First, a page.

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JiCC membership now stands at 501 with a UNICEF worker from New Delhi, Rudrajit Das, joining just this morning - or evening depending on which side of the dateline you live in! Das has deep interest in wide ranging areas of global development. 

"Interests: Communication for Development, Social and Behavior Chnage Communication, Advocacy, Capacity Building Experience: Development sector professional with over twelve years of experience in working with organizations such as the UN, international technical support organizations and NGOs as well as leading advertising agencies and corporates in designing, implementation, monitoring and evaluation of Multi - Sectoral, Multi - Partner Communication and Advocacy strategies and interventions. Proven skills in the area of conceptualisation, design and development of Communication and Advocacy materials, Mass media and Interpersonal Communication interventions, Documentation, writing for the Public Domain and Capacity Building."


Line honours for the magic 500 number, however, belongs to former DFID consultant, Mary Myers. A freelance consultant since 1996, her background includes work in some 20 countries across Africa. Myers reflects the huge diversity across JiCC membership, worldwide. Says Myers:

"I am a development communications consultant specialising in radio in Africa. I have been freelancing since 1996. I have done a lot of work for the UK aid programme, DFID. My background is in project management with various different NGOs. I have travelled and worked in more than 20 countries in Africa. I work from home, which is in South West England."


Communications practitioners like Myers are to be congratulated for recognising the reality of global journalism crisis, and for expressing their support via membership of JiCC, the Journalism in Crisis Coalition.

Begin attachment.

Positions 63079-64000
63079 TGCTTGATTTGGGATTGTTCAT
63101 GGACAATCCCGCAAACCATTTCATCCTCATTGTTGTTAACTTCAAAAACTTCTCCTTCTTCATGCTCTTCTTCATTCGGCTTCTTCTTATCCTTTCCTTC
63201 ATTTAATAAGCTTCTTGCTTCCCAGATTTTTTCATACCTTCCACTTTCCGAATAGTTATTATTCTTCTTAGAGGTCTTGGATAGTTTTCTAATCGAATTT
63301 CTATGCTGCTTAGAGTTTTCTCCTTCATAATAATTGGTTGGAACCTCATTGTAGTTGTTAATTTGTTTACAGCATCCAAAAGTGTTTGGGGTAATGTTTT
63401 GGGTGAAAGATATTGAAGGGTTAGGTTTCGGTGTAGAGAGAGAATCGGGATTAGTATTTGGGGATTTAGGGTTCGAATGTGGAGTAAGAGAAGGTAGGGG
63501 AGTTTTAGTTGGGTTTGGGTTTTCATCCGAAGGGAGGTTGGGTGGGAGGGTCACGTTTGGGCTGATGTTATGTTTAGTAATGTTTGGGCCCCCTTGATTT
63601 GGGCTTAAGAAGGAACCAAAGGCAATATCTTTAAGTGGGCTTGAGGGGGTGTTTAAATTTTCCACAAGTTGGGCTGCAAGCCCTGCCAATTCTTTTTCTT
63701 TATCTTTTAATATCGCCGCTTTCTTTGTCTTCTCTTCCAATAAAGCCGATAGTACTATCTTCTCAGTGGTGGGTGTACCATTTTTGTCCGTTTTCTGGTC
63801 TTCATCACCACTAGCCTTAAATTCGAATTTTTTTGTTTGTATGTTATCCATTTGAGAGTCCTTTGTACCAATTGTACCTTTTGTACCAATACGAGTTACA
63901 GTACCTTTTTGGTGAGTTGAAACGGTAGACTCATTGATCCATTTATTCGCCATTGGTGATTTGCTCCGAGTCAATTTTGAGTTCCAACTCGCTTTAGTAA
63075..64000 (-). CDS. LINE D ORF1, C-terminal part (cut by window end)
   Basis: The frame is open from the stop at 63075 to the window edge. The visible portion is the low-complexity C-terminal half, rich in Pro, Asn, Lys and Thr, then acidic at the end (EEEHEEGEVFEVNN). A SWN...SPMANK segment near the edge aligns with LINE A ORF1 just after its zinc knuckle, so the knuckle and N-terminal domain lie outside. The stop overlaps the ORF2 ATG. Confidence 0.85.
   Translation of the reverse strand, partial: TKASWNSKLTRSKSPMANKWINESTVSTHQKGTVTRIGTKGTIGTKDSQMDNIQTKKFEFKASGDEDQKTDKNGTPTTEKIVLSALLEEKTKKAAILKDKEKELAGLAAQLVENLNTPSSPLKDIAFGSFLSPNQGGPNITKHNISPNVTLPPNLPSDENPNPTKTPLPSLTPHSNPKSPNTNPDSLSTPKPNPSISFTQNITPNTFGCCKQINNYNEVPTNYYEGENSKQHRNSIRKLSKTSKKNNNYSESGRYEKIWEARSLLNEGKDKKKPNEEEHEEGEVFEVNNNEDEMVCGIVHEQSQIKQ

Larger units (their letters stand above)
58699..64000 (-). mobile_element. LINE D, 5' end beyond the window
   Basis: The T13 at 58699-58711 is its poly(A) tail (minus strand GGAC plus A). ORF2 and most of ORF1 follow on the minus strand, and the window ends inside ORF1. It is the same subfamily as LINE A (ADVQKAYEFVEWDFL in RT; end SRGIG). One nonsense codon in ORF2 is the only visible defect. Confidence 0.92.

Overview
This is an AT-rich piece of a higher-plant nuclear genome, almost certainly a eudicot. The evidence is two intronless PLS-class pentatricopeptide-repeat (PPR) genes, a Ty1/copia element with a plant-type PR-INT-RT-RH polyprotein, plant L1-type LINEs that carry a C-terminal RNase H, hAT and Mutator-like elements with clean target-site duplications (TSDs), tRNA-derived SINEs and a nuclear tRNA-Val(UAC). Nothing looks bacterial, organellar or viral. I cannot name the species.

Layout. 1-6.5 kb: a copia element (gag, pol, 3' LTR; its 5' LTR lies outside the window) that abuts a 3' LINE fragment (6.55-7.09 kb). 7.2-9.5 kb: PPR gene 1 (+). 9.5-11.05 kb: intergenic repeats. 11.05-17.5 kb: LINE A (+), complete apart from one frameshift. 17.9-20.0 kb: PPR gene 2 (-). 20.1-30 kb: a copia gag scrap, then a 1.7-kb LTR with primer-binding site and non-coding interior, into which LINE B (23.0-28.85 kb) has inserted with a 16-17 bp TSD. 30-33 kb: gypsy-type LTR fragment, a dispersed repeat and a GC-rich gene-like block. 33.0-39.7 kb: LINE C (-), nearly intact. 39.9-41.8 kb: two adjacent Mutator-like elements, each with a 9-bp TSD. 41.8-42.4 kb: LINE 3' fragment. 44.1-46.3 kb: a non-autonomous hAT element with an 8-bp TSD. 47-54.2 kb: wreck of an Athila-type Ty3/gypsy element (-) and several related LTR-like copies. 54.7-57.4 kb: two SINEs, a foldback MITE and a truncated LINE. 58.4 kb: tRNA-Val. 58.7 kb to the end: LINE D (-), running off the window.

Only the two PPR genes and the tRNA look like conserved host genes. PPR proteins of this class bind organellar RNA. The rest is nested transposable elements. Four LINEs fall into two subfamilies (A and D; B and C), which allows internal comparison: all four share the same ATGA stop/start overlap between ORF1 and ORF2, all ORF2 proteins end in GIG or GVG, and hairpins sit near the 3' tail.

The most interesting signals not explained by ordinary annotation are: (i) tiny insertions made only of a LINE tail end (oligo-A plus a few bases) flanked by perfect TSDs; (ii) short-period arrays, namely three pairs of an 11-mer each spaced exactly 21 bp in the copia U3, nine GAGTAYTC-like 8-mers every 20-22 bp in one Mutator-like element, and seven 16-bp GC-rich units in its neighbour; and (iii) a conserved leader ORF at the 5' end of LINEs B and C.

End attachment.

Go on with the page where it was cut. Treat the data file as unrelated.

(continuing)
Small by world standards, JiCC also remains a relatively low activity group, with, thus far, only two members joining founder Jason Brown in becoming admins on the group here, and over on Facebook. Part of the problem may be the relatively unfamiliar, if not complicated user interface used here on the Development Networks Communications Initiative. Says Brown:

"It took me a good year or so to become even slightly comfortable with the CI interface. There has been talk of a new, simplified interface, and such a move may see greater use by a wider range of JiCC and other DevNet members. While writing this group post for JiCC, I note that the link for "More information about formatting options" leads to a blank page. Similarly, the formatting options for new posts such as bold, indent and image do not appear to work, in any browser. And, despite selecting the rich-text option as my default, new posts keep defaulting to 'messaging plain text.'"


"There is no doubt that the DevNet ComIni has proven itself a popular destination for all manner of development practitioners, including communications specialists like journalists. It is hard however not to compare this site with more recent efforts like the European Journalism Centre, a Ning-based platform, both for its greater simplicity and interaction between members."


"I am sure IT people are perfectly comfortable and even prefer the current DevNet ComIni interface. However, most of us here are not IT people, and are not interested in acquiring the skills necessary to master every single new interpretation that endlessly variant IT sections seem intent on foisting on the rest of us, worldwide. Obviously ComIni is deeply serious about making communications central to development, but the interface here needs to better reflect that. Is it time for DevNet to bite the bullet and adopt an off-the-shelf system like Ning?"

Other Ning examples listed here on ComIni: 

"Like other crises, the Global Journalism Crisis cannot afford to wait months or years for new members to start getting comfy with an interface like that of the DevNet, and nor can the globe itself - like trade, social, environmental and other urgencies demand fewer barriers to communication. A recent survey showed a clear preference for greater social networking tools to be made available to members across the developmental spectrum. This is a clear call to action" suggests Brown.

   "This is not a complaint, more an increasingly strong suggestion." 

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